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Daily Briefing

10 things you need to know today: May 7, 2016

Julie Kliegman
Ted S. Warren/Associated Press
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1.

Republican leaders split on embracing Trump

Former Florida Gov. Jeb Bush and South Carolina Sen. Lindsey Graham said Friday they won't be voting for Donald Trump in November. The two politicians — both of whom lost to Trump in this year's Republican presidential primary — declined to support Democrat Hillary Clinton and vowed to advocate for down-ballot Republicans. Meanwhile, former Vice President Dick Cheney told CNN that he has always supported the GOP nominee, and that he would do the same for Trump. [CNN]

2.

U.S. adds 160,000 jobs in April

U.S. employers added 160,000 jobs in April — fewer than expected — the Labor Department reported Friday. Economists had forecast a gain of 200,000 jobs. Analysts interpreted the number, the lowest in seven months, as an indication that slow first-quarter economic growth had sapped momentum from the nation's hiring binge. March's gains were revised down to 208,000 from 215,000 new non-farm jobs. The unemployment rate remained at 5 percent due to people dropping out of the labor force. Hourly wages rose by 0.3 percent, a bright spot in the report. [Reuters, Marketwatch]

3.

Trump calls Clinton 'enabler' of husband's affairs

Donald Trump criticized Hillary Clinton at a Eugene, Oregon, rally on Friday, suggesting she had a hand in her husband Bill's affair with then-White House intern Monica Lewinsky and his other alleged affairs. "She would go after these women and destroy their lives," Trump said. "She was an unbelievably nasty, mean enabler, and what she did to a lot of those women is disgraceful." The presumptive Republican presidential nominee employed the attack as a means of defending his own record on women. [CNN, The Hill]

4.

Paul Ryan to meet with Donald Trump after endorsement scuffle

House Speaker Paul Ryan will meet privately with presumptive Republican nominee Donald Trump to discuss the need to "unify the party," Ryan's office said Friday. RNC Chairman Reince Priebus will also attend. Ryan has also invited Trump to meet with members of the House Republican leadership to discuss how the GOP can come together to win in November. The announcement comes after Ryan and Trump clashed Thursday over Ryan's decision to withhold his endorsement of Trump for the presidency. [Politico, The Week]

5.

Panama Papers whistleblower speaks out

The unnamed person behind the Panama Papers leak offered to aid law enforcement officials in prosecutions if the whistleblower is granted anonymity. "Legitimate whistleblowers who expose unquestionable wrongdoing, whether insiders or outsiders, deserve immunity from government retribution," the person behind the leak said in a statement late Thursday. The April leak of 11.5 million documents exposed world leaders and other prominent figures as hiding their assets in offshore companies to avoid taxes. [The New York Times]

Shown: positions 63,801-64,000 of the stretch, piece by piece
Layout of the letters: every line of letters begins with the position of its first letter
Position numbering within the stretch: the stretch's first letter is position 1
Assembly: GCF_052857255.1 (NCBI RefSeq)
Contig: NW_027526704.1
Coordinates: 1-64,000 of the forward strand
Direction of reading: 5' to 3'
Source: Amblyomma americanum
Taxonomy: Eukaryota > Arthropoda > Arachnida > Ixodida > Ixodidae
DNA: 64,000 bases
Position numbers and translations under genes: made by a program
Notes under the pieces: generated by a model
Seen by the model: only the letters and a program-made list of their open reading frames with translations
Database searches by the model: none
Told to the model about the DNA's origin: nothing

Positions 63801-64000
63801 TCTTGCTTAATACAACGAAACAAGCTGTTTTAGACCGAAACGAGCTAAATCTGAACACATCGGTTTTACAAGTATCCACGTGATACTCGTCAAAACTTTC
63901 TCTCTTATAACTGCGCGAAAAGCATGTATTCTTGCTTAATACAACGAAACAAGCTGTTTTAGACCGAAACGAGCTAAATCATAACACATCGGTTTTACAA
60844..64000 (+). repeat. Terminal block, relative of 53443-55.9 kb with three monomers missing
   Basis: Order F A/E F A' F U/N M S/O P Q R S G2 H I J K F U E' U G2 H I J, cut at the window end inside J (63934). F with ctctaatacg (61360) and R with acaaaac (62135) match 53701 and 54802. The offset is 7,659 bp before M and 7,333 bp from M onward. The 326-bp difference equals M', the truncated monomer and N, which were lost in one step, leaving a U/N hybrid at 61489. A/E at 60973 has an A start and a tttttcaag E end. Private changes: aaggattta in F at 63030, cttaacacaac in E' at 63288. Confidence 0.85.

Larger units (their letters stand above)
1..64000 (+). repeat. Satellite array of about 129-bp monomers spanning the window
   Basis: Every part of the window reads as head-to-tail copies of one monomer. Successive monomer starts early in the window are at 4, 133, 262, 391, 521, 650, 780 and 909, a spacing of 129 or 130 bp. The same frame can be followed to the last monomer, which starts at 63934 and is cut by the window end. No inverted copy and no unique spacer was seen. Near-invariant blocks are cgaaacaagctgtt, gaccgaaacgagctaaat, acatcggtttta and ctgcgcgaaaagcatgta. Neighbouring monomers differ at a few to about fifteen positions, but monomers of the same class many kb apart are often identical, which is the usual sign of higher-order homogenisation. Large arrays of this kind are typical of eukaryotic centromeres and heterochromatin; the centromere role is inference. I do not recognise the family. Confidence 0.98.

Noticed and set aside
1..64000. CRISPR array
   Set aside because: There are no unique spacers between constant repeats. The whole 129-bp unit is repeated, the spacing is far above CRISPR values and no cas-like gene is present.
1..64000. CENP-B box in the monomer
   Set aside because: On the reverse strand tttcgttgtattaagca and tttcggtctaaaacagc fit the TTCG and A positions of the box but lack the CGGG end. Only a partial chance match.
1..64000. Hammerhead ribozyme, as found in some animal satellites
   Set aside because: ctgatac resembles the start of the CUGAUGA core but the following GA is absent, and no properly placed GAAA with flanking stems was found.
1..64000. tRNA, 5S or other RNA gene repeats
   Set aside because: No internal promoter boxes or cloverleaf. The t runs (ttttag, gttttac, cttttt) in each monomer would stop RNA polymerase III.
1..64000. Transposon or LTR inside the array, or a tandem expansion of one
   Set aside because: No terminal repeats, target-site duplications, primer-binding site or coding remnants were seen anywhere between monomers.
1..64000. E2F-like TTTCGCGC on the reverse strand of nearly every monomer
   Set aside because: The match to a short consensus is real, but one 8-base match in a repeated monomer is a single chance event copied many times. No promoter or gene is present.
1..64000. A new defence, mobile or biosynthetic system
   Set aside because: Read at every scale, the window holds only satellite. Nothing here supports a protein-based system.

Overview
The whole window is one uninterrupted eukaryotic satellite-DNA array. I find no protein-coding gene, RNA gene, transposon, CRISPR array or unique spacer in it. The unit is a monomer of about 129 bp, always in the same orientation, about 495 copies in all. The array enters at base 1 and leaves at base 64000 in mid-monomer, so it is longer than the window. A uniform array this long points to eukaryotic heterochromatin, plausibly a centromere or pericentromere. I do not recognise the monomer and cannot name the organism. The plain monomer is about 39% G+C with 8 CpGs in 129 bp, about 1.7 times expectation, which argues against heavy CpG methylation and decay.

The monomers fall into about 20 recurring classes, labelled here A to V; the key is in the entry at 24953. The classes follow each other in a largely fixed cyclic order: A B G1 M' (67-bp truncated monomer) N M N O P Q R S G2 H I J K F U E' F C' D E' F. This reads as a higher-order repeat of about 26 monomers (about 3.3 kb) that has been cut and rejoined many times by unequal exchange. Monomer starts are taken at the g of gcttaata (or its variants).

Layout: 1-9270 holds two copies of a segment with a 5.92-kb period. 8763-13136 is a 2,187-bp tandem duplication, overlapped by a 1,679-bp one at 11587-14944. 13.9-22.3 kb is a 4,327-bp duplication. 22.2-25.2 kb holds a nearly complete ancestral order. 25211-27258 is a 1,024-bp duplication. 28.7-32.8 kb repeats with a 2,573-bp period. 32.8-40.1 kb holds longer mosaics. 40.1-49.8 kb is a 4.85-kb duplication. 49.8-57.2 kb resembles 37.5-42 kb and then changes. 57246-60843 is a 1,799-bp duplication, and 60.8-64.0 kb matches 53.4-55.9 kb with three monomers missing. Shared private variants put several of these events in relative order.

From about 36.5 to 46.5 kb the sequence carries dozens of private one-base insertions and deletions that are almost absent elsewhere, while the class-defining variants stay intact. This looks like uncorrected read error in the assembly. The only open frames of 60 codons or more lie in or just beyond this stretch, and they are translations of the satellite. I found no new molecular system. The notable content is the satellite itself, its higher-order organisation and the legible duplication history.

6.

Official: Canada wildfire could double in size

Canada's Fort McMurray wildfire has already covered 389 square miles — more than New York City — and it could double in size by Saturday evening, an Alberta fire official said, as southwest winds push the fire northeast into forested areas. About 88,000 people have been displaced so far. The fire, which has an unknown cause, is likely to keep burning for weeks. [CNN]

7.

London elects its first Muslim mayor

London voted its first-ever Muslim mayor into office Friday. Labour Party candidate Sadiq Khan, the son of a Pakistani bus driver and seamstress, beat the Conservative Party's Zac Goldsmith. Khan's win offers a powerful voice to Britain's Pakistani community, as well as symbolically challenging the increasingly prevalent anti-Muslim rhetoric in the West. [USA Today]

8.

Maryland man arrested after allegedly killing wife, two others in shooting rampage

Authorities arrested Eulalio Tordil, 62, on Friday and charged him with first-degree murder in the fatal shooting of his estranged wife, Gladys Tordil. The suspect allegedly shot Gladys on Thursday night as she was picking up her two daughters from high school. On Friday, Tordil allegedly continued the rampage, killing one man and injuring two other people at a mall before fatally shooting a woman sitting in her car outside Giant. About 100 police officers surrounded Tordil as he left a Boston Market. [The Washington Post]

9.

Justin Timberlake releases first new song in 3 years

Justin Timberlake dropped his first single since 2013 at the stroke of midnight Friday. The pop star's latest is an irresistibly upbeat electropop track called "Can't Stop the Feeling," and it's surefire radio bait for the summer. The song was released with a first-look video, featuring celebrities including Gwen Stefani, Anna Kendrick, and James Corden. The stars and the song are set to appear in the upcoming DreamWorks animated feature Trolls, which hits theaters Nov. 4. [Today, MTV News]

10.

Fans gear up for 142nd Kentucky Derby

More than 100,000 horse-racing fans will head to Louisville's Churchill Downs on Saturday to watch the 142nd Kentucky Derby. Watch out for Nyquist, who has 3-1 odds of winning the race. The race kicks off at 6:34 p.m. ET. Watch the action go down on NBC. [SB Nation]